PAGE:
The darling of the US thru-hiking community, Guthook Guides tends to be the app of choice on long-distance hikes like the Pacific Crest and Appalachian Trails, plus many shorter regional trails. It also covers many other popular routes around the world, including the Camino de Santiago, Te Araroa in New Zealand, and the West Highland Way in the UK.
Working fully offline, you’ll get detailed trail information and waypoints, elevation profiles, and GPS position tracking to show where you are and help you find your way when the trail disappears.
Water sources, campsites, viewpoints, and more are all included, along with nearby towns and resupply points. There’s also a social feature that lets you check in and leave updates for friends, family, and anyone else interested in tracking your progress.
iOS and Android, free. Guides priced individually.
For bloggers and social media mavens, Ramblr provides a unique opportunity: a blogging space and hiking app rolled into one.
Users are encouraged to create a virtual journal where they can blog to their heart’s delight about their outdoor adventures. Photographs, GPS points, and useful pieces of data are all included on a map.
These entries are shared with the wider Ramblr community, and you can take the HTML code from your journey entry to use on your personal blog or website.
iOS and Android, free
The idea behind Spyglass is simple (it’s a compass!), but the execution is advanced. You get access to a high-tech compass and GPS navigator, with pretty much any feature you could hope for.
What features, you ask? There’s “[…] a milspec compass, gyrocompass, maps, tactical GPS, waypoint tracker, speedometer, altimeter, gyro horizon, sniper’s rangefinder” and many more.
iOS ($5.99) and Android, free with paid extras
With Peakfinder, it’s all about the mountains. The app provides detailed information for 350,000 peaks around the world, “[…] from Mount Everest to the little hill around the corner.”
You can get 360° panoramic views from any viewpoint of your choice, overlay images from your own camera with mountain views, and use the telegraph feature to identify less-prominent mountains in a given area.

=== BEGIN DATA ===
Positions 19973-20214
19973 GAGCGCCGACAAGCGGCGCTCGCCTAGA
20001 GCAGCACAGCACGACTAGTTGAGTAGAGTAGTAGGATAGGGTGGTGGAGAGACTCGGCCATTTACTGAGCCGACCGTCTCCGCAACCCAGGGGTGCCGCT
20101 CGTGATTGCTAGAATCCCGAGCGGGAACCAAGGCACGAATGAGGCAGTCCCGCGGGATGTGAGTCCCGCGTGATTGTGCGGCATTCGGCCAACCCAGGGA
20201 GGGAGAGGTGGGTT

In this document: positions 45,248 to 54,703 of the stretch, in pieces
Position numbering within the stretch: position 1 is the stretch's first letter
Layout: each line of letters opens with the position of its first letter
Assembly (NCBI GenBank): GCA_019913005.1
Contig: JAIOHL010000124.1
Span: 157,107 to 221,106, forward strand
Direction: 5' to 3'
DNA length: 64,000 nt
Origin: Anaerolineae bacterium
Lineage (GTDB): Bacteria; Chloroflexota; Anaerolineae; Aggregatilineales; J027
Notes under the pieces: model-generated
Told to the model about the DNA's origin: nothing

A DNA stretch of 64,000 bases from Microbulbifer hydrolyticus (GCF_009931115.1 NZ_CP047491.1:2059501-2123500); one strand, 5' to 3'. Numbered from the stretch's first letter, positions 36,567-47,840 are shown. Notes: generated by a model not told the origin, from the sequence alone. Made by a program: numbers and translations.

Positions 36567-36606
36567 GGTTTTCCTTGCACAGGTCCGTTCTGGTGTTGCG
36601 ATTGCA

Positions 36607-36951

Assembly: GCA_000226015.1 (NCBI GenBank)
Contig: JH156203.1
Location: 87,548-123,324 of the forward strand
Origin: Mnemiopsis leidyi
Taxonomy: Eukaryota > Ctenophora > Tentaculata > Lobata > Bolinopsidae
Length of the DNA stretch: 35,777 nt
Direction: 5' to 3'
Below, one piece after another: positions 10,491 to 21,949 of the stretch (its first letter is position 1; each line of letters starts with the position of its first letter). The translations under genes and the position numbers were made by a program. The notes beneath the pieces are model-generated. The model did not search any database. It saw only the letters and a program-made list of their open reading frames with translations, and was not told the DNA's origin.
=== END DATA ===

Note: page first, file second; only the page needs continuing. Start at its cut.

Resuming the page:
The data is drawn primarily from OpenStreetMap, a free data project, but Peakfinder provides a curated, feature-rich experience.
iOS and Android, $4.99
Want to hike while feeling like a useful human? Check out iNaturalist.
When you’re on a hike and encounter something interesting (maybe a funky mushroom or an unknown tree), simply snap a photo with the app. Write up a description, include the location, and then share the information with the community.
From there, your observations will be shared with scientific data repositories such as the Global Biodiversity Information Facility, as well as the general iNaturalist community. In other words, you can hike and contribute to scientific research.
If you don’t know what you see on your hike, experts can even help you identify your find. iNaturalist is a joint collaboration between the National Geographic Society and California Academy of Sciences.
iOS and Android, free
Safety & Survival
Simply put, Cairn is a hiking safety app. You can share your real-time location and status updates, but that’s just the beginning.
You can also get crowdsourced information for a given area (like where people have found cell phone coverage), access offline maps and trails, and be informed when you enter areas with phone coverage.
iOS, free, or Premium (60-day free trial, then $4.99/month or $26.99/year)
Which hiking apps do you find helpful? Share your experiences in the comments!